|From:||USAT ED Forum || |
|Date:||Tue Feb 14, 2006 11:35:29 AM EST|
|Subject:||RE: op-ed submission|
Thanks for your submission, but we'll decline.
From: vze754n [mailto:firstname.lastname@example.org]
Sent: Tuesday, February 14, 2006 11:08 AM
To: USAT ED Forum
Subject: op-ed submission
Please consider the remarks below for inclusion on your op-ed pages. Thank you.
James Horn, PhD
Spring Lake Heights, NJ 07762
Teacher Education for Democracy
Every year about this time, for a month or so at least, we commemorate the struggles for freedom, social justice, and peace that were embodied in the short, remarkable life of Martin Luther King, Jr. and others who have fought to realize the ideals of equality on which the Republic was founded. They are the politics expressed by Dr. King, himself, when he said “I have a dream that my four children will one day live in a nation where they will not be judged by the color of their skin but by the content of their character.” They are the same politics celebrated most recently by those attending the memorial service for Dr. King’s late widow who, as Rev. Lowery reminded us, “opposed discrimination based on race—she frowned on homophobia and gender bias.” They are the same politics urged by President Clinton, when he made this challenge to all of us: “You want to treat our friend Coretta like a role model? Then model her behavior.”
They are the same politics that, unfortunately, are now scrutinized and savaged by the representatives of a radical minority of educational fundamentalists. These neo-conservative critics have gone on the attack against the professional preparation programs for teachers that make dispositions toward social justice and equity central components in assessing the fitness of their teacher candidates to teach in the classrooms of America. These radical critics see no place in the university classroom for preparing teachers who share the values of Dr. King, or any of those, both Republican and Democrat, who rose at Coretta Scott King’s memorial to remind us of the Kings’ unfinished legacy of non-violent resistance to bigotry and oppression.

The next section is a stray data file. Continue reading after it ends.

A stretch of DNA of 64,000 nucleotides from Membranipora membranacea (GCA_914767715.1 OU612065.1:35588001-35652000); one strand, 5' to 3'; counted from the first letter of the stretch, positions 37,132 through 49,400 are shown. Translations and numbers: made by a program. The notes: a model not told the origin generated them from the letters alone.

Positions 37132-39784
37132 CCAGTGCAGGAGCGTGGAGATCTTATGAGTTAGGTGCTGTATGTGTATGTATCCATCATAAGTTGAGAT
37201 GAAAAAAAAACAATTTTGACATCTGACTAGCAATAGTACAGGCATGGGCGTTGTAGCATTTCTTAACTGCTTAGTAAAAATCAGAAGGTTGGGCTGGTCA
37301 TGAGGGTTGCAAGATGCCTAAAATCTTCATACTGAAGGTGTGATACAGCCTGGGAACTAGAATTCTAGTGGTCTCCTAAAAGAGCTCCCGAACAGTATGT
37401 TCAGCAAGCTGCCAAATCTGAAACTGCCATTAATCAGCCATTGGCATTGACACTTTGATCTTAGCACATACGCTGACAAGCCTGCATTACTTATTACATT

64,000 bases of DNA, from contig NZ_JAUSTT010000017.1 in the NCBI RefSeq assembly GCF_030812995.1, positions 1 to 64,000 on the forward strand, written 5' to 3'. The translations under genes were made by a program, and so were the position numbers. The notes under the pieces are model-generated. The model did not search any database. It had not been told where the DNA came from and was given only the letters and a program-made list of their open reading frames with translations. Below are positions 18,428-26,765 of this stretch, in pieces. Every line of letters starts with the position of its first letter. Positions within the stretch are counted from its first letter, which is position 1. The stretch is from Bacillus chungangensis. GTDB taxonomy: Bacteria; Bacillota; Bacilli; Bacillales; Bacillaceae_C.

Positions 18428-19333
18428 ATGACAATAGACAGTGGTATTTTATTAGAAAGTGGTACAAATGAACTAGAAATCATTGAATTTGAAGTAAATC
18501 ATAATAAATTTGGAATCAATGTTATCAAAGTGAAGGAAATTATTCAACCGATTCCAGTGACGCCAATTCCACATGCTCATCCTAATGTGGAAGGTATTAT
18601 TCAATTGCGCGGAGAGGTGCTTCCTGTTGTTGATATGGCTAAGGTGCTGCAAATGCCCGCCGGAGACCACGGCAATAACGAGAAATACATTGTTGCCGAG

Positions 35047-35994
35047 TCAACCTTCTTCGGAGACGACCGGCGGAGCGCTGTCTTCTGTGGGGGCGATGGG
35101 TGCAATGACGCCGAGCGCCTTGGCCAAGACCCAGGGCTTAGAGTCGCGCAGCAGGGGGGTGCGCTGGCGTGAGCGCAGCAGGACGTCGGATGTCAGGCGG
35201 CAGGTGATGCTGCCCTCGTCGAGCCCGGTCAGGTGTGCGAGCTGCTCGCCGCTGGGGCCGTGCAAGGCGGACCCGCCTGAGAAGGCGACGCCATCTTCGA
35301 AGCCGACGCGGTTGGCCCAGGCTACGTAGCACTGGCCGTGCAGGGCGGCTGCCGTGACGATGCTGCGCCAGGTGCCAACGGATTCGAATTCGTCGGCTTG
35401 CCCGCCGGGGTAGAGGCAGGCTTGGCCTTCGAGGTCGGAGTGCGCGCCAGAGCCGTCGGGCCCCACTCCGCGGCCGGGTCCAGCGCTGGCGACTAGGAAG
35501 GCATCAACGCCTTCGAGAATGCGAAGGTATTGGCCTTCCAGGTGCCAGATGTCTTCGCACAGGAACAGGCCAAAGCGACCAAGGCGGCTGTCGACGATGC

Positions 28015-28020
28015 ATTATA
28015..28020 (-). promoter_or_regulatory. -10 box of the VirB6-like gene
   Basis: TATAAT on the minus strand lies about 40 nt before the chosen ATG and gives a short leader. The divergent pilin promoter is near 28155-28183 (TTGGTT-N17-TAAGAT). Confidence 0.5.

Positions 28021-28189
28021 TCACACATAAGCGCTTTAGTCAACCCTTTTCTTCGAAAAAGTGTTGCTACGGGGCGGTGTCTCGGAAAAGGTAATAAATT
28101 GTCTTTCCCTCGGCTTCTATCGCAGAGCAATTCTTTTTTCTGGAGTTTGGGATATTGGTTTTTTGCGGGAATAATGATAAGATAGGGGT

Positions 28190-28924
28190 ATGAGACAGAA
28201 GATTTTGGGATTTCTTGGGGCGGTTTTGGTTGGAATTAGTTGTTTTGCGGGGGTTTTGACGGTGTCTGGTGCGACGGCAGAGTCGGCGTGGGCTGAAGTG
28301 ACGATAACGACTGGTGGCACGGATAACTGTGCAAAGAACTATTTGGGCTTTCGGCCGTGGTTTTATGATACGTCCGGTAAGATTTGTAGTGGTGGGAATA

The political logic of the new critics reflects some very old sentiments that most of us, fortunately, have chosen to leave behind. In sacrificing the goal of social justice in favor of a feigned political neutrality, it no longer matters if Johnny’s teacher embraces the values of skinheads or Klansmen, just as long as she is able to get Johnny a passing grade on his proficiency exam or his AP test. Nor does it matter, in this twisted logic that makes the promotion of democracy a partisan issue, if Johnny’s teacher rejects the values expressed in our Constitution or Declaration of Independence, just as long as he gets Johnny interested in contributing to an economic future that includes, by the way, the planned oversupply of engineers and scientists.
While fitting these blinders onto teacher educators, teachers, and American children may serve those who wish to conflate political freedom, moral freedom, aesthetic freedom, religious freedom, cultural freedom, and intellectual freedom into a selective and self-serving version of economic freedom, such a plan will never work to engender a free and responsible citizenry capable of sustaining the continuing struggle for a true democratic republic, one that places human rights and civil rights at the forefront of all societal decision-making.
Although I would argue that every human is born with a preference for autonomy and liberty rather than for repression and enslavement, that preference, however, only becomes a true ethical value through modeled teaching, plenty of practice, and professional guidance in that practice. The intellectual chain gangs envisioned by those focused solely on the economic future are not intended to provide that teaching, practice, and guidance.
What the social antiquarians and the new wave of neo-empiricists disingenuously argue is that we, as a nation, must choose between a narrow intellectual competence for economic competitiveness and a broad social consciousness for cultural understanding. I believe that most Americans view this either-or proposition as the divisive and false dichotomy that it is, and if given the choice, they will choose to re-invigorate their public schools toward all these important purposes for all of our people.